The thought of rosé in February makes many people wince. Aren’t blush wines the easygoing liquid of summer, to be enjoyed, chilled as they are, on beach or patio as a refreshing cross between red and white? Of course they are. But once you get past the psychological barrier of drinking rosé in cold weather, I think you’ll find them (the good ones, at least) as delightful in mid-winter as in the dog days of summer. Good luck to me in persuading many of you that that’s the case.
But let’s examine the proposition a little more closely. A bottle of salmon-colored wine arrives at your doorstep, say Jean-Luc Colombo’s 2010 Cape Bleu Rosé, a $12 vin de pays from the Côte Bleu district outside Marseille with a watercolor representation of sea and sky and vineyard on the label. At first, you dismiss the notion as hopelessly off base when piles of dirty snow and subfreezing temperatures have become what seem like permanent features of the East Coast landscape and climate. But then you think of the months ahead, the inevitable thaw, spring, summer. Go ahead, try it. Well, I did the other night, tentatively at first, but quickly realizing that this was very good wine and a wine for all seasons.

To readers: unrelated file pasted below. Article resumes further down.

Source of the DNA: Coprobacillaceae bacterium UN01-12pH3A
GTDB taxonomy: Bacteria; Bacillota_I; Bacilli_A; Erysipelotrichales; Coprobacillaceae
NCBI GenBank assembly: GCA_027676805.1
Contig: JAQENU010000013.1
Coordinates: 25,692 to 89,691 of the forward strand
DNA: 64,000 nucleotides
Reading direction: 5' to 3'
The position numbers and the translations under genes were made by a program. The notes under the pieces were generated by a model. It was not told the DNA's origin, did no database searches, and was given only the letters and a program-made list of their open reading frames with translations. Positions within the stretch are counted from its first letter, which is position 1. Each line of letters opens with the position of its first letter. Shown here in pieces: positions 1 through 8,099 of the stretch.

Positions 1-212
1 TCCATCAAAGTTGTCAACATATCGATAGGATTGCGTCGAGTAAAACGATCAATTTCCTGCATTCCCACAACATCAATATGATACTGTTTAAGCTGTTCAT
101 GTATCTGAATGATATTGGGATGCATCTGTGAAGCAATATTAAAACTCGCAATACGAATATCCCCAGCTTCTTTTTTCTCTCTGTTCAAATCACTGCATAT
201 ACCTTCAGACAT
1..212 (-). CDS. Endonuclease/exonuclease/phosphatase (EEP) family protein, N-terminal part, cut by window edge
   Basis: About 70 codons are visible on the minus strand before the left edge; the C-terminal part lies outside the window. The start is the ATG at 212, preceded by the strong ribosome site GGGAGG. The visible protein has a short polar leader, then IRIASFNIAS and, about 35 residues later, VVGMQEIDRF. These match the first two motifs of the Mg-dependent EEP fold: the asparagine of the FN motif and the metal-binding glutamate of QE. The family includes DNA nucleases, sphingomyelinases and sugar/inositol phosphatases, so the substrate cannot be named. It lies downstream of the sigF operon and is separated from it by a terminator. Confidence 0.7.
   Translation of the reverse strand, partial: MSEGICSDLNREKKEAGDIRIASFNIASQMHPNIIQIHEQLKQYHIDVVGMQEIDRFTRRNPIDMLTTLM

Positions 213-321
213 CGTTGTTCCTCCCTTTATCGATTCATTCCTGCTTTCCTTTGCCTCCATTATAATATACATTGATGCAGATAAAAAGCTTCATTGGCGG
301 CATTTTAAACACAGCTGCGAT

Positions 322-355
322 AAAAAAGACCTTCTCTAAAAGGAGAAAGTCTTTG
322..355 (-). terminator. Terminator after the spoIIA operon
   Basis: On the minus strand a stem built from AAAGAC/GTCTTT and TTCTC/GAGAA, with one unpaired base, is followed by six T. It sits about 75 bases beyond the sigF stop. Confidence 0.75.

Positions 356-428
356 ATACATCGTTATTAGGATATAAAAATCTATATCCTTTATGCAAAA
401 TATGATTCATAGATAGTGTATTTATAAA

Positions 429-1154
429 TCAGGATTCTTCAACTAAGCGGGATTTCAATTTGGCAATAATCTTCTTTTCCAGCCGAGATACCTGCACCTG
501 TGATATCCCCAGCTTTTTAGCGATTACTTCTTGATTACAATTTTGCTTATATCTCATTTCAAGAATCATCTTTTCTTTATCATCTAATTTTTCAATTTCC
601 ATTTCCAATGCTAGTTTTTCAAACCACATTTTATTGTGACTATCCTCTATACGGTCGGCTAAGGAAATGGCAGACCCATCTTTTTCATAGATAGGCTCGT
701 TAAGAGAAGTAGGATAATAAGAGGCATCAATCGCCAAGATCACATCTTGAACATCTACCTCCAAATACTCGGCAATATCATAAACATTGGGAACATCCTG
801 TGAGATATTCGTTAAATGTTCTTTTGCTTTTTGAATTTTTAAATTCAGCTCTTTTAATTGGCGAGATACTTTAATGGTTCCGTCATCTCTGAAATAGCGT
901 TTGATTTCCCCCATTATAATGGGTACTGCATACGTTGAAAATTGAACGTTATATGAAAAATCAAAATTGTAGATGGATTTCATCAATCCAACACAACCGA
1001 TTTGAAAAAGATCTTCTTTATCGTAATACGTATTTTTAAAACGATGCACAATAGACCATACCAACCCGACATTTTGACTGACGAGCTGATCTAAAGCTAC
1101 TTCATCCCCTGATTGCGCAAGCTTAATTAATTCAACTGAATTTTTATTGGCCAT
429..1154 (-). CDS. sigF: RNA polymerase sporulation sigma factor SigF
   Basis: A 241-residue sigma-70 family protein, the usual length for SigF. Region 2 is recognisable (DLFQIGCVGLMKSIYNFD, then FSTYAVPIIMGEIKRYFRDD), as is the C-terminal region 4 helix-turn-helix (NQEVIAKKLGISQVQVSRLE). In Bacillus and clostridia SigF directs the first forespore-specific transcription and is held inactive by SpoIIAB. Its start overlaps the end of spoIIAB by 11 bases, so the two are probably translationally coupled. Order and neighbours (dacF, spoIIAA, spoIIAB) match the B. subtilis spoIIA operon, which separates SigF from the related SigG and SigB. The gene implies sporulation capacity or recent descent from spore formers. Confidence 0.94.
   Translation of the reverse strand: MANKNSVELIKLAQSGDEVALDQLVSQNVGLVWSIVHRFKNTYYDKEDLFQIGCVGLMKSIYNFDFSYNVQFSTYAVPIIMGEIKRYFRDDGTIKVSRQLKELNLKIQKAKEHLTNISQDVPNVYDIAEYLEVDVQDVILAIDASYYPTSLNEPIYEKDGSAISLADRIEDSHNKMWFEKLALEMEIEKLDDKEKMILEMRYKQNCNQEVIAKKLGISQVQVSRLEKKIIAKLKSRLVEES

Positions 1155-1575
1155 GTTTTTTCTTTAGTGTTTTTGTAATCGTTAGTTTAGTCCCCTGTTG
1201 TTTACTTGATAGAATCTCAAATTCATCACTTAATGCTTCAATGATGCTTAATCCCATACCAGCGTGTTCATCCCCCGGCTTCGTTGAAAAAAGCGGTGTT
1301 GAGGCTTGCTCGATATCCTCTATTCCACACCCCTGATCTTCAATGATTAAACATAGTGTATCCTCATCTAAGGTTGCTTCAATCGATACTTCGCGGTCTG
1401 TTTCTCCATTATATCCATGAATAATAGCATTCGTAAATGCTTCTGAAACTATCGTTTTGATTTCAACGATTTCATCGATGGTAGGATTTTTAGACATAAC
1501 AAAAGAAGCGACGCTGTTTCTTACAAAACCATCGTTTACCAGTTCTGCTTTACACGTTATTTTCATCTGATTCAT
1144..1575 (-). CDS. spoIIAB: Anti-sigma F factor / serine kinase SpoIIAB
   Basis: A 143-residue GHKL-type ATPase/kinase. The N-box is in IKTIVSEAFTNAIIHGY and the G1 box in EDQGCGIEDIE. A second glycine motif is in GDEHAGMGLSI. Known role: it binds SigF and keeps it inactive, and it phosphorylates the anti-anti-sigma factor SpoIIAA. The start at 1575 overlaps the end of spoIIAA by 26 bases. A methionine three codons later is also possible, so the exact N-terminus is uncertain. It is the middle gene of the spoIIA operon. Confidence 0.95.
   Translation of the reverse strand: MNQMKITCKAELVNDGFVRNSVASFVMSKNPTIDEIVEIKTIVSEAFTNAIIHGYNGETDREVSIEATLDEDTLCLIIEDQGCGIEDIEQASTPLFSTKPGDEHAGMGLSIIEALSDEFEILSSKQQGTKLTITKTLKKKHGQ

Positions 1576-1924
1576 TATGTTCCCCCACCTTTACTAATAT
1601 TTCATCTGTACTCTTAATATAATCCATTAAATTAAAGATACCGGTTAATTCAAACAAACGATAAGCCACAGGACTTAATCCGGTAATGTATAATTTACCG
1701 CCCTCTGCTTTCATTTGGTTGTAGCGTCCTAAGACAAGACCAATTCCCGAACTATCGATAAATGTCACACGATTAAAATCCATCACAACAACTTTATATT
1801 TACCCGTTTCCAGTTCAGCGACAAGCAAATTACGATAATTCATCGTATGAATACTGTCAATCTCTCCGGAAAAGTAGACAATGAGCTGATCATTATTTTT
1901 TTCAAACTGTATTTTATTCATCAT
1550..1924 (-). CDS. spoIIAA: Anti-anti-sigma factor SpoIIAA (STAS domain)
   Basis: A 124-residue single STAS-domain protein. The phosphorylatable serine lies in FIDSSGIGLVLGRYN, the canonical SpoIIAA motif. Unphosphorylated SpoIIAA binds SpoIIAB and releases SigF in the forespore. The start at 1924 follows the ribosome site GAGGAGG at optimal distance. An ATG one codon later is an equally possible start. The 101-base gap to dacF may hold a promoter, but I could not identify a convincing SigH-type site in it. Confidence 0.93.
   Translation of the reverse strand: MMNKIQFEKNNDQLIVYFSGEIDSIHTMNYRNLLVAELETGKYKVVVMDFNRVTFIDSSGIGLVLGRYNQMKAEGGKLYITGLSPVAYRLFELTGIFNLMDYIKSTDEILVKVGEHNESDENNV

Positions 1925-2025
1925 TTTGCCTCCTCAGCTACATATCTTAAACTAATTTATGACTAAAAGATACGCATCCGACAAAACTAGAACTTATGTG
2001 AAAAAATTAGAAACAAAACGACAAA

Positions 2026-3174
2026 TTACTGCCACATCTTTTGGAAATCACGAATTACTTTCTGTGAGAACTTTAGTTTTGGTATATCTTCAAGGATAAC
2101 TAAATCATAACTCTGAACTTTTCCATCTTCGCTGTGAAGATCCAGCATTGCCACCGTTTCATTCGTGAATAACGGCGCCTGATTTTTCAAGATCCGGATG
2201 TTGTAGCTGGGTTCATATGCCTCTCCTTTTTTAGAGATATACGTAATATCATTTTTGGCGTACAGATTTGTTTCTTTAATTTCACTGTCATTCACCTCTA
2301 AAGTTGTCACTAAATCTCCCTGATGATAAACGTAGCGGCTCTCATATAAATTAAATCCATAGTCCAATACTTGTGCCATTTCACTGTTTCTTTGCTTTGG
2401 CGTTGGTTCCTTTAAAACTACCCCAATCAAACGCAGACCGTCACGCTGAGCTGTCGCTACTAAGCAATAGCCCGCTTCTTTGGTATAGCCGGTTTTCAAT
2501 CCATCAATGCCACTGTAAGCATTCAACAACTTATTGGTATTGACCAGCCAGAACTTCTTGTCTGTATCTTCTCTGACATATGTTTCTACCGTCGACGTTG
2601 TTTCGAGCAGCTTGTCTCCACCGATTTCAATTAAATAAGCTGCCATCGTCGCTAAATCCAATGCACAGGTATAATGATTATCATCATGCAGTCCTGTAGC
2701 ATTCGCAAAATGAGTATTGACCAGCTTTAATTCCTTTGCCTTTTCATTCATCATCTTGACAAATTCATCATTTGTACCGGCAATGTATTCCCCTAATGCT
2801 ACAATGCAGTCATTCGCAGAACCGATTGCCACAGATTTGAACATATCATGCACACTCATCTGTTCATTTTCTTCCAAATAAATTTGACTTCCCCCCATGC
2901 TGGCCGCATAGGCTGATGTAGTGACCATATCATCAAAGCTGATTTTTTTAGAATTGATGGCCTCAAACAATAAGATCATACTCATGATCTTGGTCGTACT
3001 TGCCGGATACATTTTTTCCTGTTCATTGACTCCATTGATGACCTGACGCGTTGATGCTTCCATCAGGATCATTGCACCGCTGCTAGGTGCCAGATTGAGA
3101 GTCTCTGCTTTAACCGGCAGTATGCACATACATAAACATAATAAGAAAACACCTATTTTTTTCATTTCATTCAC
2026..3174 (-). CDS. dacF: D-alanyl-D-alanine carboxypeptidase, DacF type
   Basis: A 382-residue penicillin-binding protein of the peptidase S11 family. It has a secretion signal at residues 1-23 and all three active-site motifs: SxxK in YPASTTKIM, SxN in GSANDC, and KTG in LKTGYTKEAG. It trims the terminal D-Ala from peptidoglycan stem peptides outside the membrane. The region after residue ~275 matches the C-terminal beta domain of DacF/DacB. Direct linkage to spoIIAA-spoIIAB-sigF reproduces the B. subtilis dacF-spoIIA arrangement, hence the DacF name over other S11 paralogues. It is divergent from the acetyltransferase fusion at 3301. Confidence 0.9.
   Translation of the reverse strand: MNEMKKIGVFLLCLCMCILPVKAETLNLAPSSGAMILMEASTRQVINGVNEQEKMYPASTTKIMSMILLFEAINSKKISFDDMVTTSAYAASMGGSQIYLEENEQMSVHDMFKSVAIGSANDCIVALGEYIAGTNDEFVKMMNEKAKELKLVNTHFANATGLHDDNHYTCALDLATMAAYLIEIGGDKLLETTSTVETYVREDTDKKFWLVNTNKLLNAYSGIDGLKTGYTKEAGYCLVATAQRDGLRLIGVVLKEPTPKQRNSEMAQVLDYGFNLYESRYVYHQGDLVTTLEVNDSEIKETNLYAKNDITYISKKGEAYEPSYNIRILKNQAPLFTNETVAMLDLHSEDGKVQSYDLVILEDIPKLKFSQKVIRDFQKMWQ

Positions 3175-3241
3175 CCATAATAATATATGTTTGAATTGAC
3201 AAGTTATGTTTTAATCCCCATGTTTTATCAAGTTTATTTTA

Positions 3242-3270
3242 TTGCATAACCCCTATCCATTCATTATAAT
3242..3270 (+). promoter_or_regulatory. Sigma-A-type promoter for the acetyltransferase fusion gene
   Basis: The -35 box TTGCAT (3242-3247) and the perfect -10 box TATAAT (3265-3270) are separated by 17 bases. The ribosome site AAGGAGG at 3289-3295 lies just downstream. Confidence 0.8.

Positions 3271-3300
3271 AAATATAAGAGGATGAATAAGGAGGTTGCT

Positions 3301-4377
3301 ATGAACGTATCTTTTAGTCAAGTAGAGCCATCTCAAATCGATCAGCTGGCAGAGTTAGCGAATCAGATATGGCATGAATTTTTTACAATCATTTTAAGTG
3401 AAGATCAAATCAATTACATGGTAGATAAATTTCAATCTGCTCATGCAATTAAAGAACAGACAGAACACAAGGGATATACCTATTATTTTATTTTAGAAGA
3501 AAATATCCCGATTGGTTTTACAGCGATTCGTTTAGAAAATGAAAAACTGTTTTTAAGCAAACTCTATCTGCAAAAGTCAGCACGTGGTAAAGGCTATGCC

That judgment gets to one of the fundamentals of rosé. Depending on the bottle, it can be a remarkably versatile food wine, as I have described it many times in the past. In this case, we enjoyed it with very fresh fluke (summer flounder) fillets roasted with Dijon mustard and tarragon. It will also match nicely with herbed chicken and pork dishes, salads and all kinds of appetizers. Its light style, with ripe strawberry and cherry tastes and a bit of citrus and cream on the finish, also make it a winning apéritif. The blend is 40 percent syrah, 40 percent mourvèdre and 20 percent counoise and alcohol is listed at a modest 12 percent. Rosé in winter? You bet.
Imported by Palm By International, Boca Raton, Florida. Received as a press sample.